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Discriminate between QUANTITY and Num
“What quantity of melons have you?" Use number. “What number of apples have you?” Say, “What quantity.” Quantity refers to that which is weighed or measured; number to that which is counted.
Discriminate in the use of QUITE. Don't say,
“He had quite a fortune left him,” “ Quite a number were present”; say, “a considerable fortune," "a considerable number." Don't say,
“He is quite a gentleman”; say, “quite gentlemanly." Quite may qualify an adjective, but not a noun.
Discriminate between RARE and RARELY.
“ It is very rarely that a man will accuse himself of crime." Use rare. We
might just as well say, “ It is very sadly that he should do so."
Discriminate in the use of REAL. It is an
Americanism to say “It is real nice, real
beautiful, real good,” etc. Use very. Discriminate in the use of RECOMMENDED and
COUNSELED. In the sentence, “ It was resolved by the meeting that the school board be recommended to use as a text-book," etc.,
use counseled. Discriminate between REMEMBER and Rec
OLLECT. One must not be confounded with the other. We try to recollect a thing or an event, when we do not remember it. The act of re-collecting — recollecting — the facts pre
cedes the act of remembering. Discriminate between RELIGION and PIETY.
Max Müller says: “Religion means two very different things. It means a body of doctrines handed down by tradition, or in canonical books, and containing all that constitutes the faith of Jew, Christian, or Hindoo. It also means that faculty which, independent of, nay, in spite of, sense and reason, enables man to apprehend the Infinite under different names and under varying guises."
Piety,” Richard Grant White contends, “is that motive of human action which has its spring in the desire to do good, in the reverence of what is good, and in the spontaneous respect for the claims of kindred or gratitude. Hence, there are many religions, but one piety. Men holding different views of religion, as Mohammedans, Roman Catholics, and Protestants, may be pious with the same piety."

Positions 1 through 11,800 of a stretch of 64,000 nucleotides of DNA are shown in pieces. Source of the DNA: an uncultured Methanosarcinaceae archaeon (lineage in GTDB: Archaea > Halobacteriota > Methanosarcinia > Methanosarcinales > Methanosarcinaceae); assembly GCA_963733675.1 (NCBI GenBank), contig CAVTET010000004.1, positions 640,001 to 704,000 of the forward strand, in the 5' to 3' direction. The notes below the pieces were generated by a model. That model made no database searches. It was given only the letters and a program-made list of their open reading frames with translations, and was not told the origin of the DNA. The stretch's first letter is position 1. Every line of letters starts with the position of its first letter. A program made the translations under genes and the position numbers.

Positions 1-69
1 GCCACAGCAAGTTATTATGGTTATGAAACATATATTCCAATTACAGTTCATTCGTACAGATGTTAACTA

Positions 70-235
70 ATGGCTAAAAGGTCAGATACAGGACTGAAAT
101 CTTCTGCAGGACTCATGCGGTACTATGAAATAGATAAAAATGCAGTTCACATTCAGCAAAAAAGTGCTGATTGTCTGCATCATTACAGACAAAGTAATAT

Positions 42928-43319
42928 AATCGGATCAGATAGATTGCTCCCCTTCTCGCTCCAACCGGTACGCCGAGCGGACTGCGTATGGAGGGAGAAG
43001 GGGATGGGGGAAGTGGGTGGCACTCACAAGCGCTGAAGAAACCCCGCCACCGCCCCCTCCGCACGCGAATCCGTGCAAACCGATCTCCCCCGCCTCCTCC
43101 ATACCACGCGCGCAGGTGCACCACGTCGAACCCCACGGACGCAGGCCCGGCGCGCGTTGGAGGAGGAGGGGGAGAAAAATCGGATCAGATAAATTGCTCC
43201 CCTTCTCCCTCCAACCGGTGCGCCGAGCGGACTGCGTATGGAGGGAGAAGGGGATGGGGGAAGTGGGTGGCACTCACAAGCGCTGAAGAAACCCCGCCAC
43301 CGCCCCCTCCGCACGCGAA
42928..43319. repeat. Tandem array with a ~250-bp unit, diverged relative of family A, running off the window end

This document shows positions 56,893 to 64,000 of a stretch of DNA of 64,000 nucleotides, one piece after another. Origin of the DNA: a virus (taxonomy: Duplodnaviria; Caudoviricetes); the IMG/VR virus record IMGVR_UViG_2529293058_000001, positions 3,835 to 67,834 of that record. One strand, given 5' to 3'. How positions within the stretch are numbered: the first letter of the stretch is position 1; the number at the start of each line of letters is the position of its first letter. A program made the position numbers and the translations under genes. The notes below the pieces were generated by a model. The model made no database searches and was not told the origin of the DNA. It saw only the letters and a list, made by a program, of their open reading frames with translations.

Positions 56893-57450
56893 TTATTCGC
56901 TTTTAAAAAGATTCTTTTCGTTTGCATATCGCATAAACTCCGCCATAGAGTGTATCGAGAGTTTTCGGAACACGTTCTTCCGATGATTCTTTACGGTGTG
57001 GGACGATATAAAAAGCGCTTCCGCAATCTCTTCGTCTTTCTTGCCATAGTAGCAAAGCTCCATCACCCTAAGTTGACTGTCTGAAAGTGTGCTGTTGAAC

Discriminate in the use of RENDITION, REN
DERING, and PERFORMANCE. “ The rendition of the character was admirable"; use rendering: “The rendition of the play was excellent"; use performance. Rendition means a yielding, a surrendering, as of a town, fortress, etc.
Discriminate in the use of RIDE and DRIVE.
Although ride means, according to nearly all the English and American dictionaries, “an excursion on horseback, or in a carriage,” fashion says we must use drive instead. Hence, to be fashionable, don't say, “I am going for a ride"; use drive.
Discriminate in the use of RIGHT. Don't say,
“ You had a right to speak”; say, “you ought”; “They had no right to pay the ex
cessive charges ”; say, “They were under no obligation,” or “ were not in duty bound,” etc. Don't say, “ Right here,” and “right there”;
say “just here," and "just there." Discriminate in the use of Saw. When the
period of time referred to by a speaker or writer extends to the time of making a statement, the perfect participle, have seen, must be used instead of saw. Hence, don't say, “I never saw such a beautiful sunset before"; use have seen. It is correct to say, “I never saw such a beautiful sunset, when I was in London."
Discriminate in the use of SECTION. It is an
Americanism to use section for a region, portion of country, neighborhood, or vicinity.